Land rights are human rights.
—Dead Sea Declaration, Jordan, 2022
The Dead Sea stretches 31 miles along the border of Israel and the West Bank on the west, and Jordan on the east. The body of water is known for its high salt content, which allows swimmers to effortlessly float on its surface, and for a rich history that stretches back to the days of the Old Testament. The Dead Sea is an important source of income for locals, who rely on the money brought in from tourism to survive. Yet due to heavy water consumption, the water level of the Dead Sea has been receding at a rate of over one meter per year, putting the future of one of the world’s most famed natural landmarks at risk.
The fate of the Dead Sea, and of the Earth as a whole, was the topic taken up by a group of leading scientists, farmers, and activists who gathered in Jordan as part of the International Land Coalition’s Global Land Forum. The event centered on the necessity of creating a system of people-centered land governance as a means to counter the destructive effects of climate change. The consensus reached at the forum was released in the form of the Dead Sea Declaration, a four-page document which positions “land rights as a pathway out of the climate crisis.”
As a member organization of the International Land Coalition, Agrarian Trust is creating a path for U.S. farmers and landowners to preserve their land in a manner that actively combats climate change. Building public awareness of the Dead Sea Declaration can help inform and shape the mission of Agrarian Trust and aligned organizations as they fight for land rights in the United States.
The first three articles of the Declaration read:
Article 1: Land rights are a critical pathway to counter the climate crisis. Addressing this crisis is a central motivation for our work for people centred-land governance. We know the magnitude of our task, and we commit ourselves to the urgent work of changing the systems that are wreaking havoc on our planet and its people.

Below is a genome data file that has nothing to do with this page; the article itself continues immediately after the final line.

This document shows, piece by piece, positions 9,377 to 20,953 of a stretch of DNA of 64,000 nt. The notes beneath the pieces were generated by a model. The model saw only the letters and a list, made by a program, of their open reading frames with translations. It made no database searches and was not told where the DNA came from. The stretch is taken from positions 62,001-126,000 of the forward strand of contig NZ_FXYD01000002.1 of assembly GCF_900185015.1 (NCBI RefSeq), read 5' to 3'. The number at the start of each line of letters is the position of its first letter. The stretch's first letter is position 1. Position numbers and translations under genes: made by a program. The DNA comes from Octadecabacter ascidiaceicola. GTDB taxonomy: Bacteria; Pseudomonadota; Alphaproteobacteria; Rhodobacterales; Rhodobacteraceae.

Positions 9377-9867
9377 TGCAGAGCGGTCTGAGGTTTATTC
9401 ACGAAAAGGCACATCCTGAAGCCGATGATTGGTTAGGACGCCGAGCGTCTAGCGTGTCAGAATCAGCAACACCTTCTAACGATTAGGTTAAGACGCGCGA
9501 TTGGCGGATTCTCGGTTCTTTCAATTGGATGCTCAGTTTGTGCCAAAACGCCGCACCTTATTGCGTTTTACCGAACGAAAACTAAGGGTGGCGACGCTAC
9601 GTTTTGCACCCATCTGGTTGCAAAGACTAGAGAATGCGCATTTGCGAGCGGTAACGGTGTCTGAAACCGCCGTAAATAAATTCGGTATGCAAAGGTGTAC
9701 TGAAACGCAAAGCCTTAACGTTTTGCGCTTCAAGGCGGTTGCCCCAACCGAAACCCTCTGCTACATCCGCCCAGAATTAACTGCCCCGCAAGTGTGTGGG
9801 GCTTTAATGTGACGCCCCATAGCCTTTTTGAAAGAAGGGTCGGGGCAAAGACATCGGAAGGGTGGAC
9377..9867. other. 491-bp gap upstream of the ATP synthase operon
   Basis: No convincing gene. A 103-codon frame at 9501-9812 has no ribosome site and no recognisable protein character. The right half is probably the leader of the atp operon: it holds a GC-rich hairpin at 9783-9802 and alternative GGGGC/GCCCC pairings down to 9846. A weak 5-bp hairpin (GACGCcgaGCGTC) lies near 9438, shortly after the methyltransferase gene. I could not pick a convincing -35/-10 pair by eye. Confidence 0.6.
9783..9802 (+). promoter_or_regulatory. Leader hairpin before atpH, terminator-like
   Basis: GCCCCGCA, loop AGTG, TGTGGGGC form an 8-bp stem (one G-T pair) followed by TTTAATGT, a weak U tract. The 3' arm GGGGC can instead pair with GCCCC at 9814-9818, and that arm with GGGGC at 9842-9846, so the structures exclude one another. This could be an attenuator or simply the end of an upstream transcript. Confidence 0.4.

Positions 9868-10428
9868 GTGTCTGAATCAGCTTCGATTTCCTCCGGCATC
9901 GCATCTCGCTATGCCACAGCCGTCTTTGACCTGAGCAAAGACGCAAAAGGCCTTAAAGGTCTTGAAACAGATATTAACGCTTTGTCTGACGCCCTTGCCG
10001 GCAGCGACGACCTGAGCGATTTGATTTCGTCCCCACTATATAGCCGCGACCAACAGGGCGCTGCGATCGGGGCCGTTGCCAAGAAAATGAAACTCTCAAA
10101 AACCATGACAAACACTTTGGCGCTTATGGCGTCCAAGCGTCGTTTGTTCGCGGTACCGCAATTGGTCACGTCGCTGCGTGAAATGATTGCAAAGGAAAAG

Article 2: With this spirit, we are committed to work together to ensure that women, men, communities and youth in all settings who live on the land get their power back. We respect the stewardship role they play on behalf of all humanity, and we recognise their rights to decide on, benefit from, and manage their lands and natural resources. We respect Indigenous Peoples’ crucial role and valuable contributions, their Cosmo vision, knowledge, and ways of life in combating the climate crisis, fostering biodiversity conservation, and forest management. In line with this, we recognize Indigenous Peoples’ right to Free Prior and Informed Consent (FPIC) and thus we shall accelerate Indigenous Peoples’ full, effective, and meaningful participation in ILC’s activities and processes at all levels.
Article 3: To this end we will facilitate National Land Coalition’s and regional initiatives to bring allies together in support of people’s organisations that pave the way for locally-led initiatives, inclusive, evidence-based policies, people’s data for accountability and planning and resource allocation for people-centred development.
The Dead Sea Declaration comes at a critical moment in the movement for a more just and sustainable system of land governance. Time and time again, the stewardship of land by communities who live there has proven to be the most effective way to conserve the Earth’s ecosystems and climate. Eighty percent of the Earth’s biodiversity is on land controlled by Indigenous tribes: not as a matter of coincidence, but as a result of the centuries of knowledge and care practiced by Indigenous people. These bastions of biodiversity need to be defended at all costs. The knowledge and practice of these stewards can help inform efforts to expand people-centered land governance around the globe.
The Agrarian Commons model contributes to these efforts by ensuring that land will be controlled by communities in perpetuity, supporting rural economies by guaranteeing land held in the commons will be farmed, and by protecting the Earth’s ecosystem by including strong regenerative farming and rights of nature language in Commons leases.